Wednesday, October 7, 2015

Fundamental chaos

By fundamental chaos I mean a violation of the Principle of Sufficient Reason, a situation that occurs for no cause at all, something brute. What would we expect fundamental chaos to look like? Suppose that for no cause at all a world made of a variety of blocks came into existence. Intuitively, we'd expect it to look something like the first image.

But there is no reason why it wouldn't instead look like the second image. After all, by hypothesis, there is no reason for it to look one way than another.

One might think that because most world look messy, we would expect the brutish world to look messy. But there are two problems with this argument. The technical problem is that while in my two images, the worlds were created out of a finite variety of blocks within a finite universe, in reality there are infinitely many possible arrangements, and there are just as many neat-looking as messy-looking ones (after all, there are infinitely many worlds that look like the dragon world, differing in fine-scale details of what's inside the dragon).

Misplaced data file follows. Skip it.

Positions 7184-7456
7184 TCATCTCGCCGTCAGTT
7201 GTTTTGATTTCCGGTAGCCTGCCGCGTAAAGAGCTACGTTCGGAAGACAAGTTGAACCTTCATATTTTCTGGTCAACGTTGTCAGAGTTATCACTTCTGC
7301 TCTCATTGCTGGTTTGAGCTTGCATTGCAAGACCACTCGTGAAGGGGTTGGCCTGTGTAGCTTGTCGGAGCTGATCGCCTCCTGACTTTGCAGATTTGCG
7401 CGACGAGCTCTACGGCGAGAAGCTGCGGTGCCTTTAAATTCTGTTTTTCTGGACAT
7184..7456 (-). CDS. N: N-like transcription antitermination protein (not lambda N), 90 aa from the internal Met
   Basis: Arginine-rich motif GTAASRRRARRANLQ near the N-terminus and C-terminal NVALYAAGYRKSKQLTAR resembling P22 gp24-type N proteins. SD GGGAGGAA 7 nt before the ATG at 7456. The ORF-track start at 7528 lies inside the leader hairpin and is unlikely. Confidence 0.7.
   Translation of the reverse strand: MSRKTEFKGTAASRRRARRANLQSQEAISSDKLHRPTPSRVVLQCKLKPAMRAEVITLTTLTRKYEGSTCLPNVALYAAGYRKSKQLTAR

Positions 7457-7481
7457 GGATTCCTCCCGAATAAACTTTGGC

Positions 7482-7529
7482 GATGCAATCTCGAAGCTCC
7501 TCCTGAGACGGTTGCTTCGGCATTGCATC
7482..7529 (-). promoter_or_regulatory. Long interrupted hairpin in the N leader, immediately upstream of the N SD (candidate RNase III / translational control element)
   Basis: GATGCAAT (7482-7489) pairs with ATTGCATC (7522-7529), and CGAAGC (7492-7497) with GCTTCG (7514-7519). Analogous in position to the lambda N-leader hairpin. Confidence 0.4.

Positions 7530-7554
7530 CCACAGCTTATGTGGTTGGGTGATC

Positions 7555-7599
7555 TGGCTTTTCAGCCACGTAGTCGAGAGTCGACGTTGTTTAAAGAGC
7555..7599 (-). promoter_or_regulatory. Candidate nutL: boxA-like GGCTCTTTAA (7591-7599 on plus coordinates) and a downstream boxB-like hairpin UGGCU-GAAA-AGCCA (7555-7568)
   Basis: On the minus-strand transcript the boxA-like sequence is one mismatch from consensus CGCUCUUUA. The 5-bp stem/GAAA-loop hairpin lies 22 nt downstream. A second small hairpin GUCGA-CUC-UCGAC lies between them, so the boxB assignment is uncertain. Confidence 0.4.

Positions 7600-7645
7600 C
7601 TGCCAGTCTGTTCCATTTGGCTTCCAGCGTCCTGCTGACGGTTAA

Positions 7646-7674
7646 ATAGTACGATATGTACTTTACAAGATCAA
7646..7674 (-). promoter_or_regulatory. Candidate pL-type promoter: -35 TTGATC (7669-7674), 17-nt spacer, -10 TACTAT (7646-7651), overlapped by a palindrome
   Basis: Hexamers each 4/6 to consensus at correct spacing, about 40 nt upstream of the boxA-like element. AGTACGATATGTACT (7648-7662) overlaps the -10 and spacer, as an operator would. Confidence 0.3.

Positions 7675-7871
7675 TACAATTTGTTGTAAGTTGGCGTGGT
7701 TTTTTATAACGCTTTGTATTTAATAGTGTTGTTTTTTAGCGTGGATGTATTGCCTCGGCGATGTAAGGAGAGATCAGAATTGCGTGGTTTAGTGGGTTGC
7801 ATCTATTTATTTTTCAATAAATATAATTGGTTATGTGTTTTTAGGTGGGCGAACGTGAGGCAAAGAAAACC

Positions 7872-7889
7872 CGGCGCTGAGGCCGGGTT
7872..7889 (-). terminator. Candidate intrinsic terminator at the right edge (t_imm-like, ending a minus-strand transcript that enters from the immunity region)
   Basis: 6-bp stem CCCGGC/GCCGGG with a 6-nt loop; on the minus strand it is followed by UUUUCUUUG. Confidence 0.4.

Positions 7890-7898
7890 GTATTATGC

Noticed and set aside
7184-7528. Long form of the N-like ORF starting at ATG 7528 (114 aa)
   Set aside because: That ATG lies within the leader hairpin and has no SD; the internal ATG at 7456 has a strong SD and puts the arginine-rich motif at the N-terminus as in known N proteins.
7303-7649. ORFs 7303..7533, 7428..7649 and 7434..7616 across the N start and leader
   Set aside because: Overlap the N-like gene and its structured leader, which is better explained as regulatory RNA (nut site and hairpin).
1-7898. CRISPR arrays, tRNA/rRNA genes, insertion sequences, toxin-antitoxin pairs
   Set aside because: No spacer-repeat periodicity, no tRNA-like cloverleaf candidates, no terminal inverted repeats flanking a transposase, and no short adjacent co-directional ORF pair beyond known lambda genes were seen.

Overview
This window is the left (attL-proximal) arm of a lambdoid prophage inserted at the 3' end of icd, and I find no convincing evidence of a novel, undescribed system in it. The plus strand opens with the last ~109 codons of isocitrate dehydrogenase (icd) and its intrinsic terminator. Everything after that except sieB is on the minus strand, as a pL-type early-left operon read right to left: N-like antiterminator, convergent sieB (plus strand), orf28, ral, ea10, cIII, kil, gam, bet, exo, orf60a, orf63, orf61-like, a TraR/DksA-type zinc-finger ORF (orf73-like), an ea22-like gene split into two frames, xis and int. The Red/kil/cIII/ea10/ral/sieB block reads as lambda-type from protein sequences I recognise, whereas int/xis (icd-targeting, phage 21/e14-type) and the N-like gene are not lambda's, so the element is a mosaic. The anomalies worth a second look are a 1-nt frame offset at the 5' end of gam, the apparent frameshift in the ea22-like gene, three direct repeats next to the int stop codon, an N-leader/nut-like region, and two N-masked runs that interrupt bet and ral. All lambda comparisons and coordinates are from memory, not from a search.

But more seriously, even if there are more messy than neat worlds, it only follows that we should expect a messy world if the worlds are all equally probable. But when the worlds come about for no cause at all, in violation of the Principle of Sufficient Reason, there are no probabilities for the worlds, and so we cannot say that they are equally probable.

What this means is that the chaos hypothesis must be refuted a priori, not a posteriori. We need the Principle of Sufficient Reason.

1 comment:

Narpac said...

A new metaphilosophy blog:

While I really enjoy your posts on first-order issues, I wish you would post more on metaphilosophy!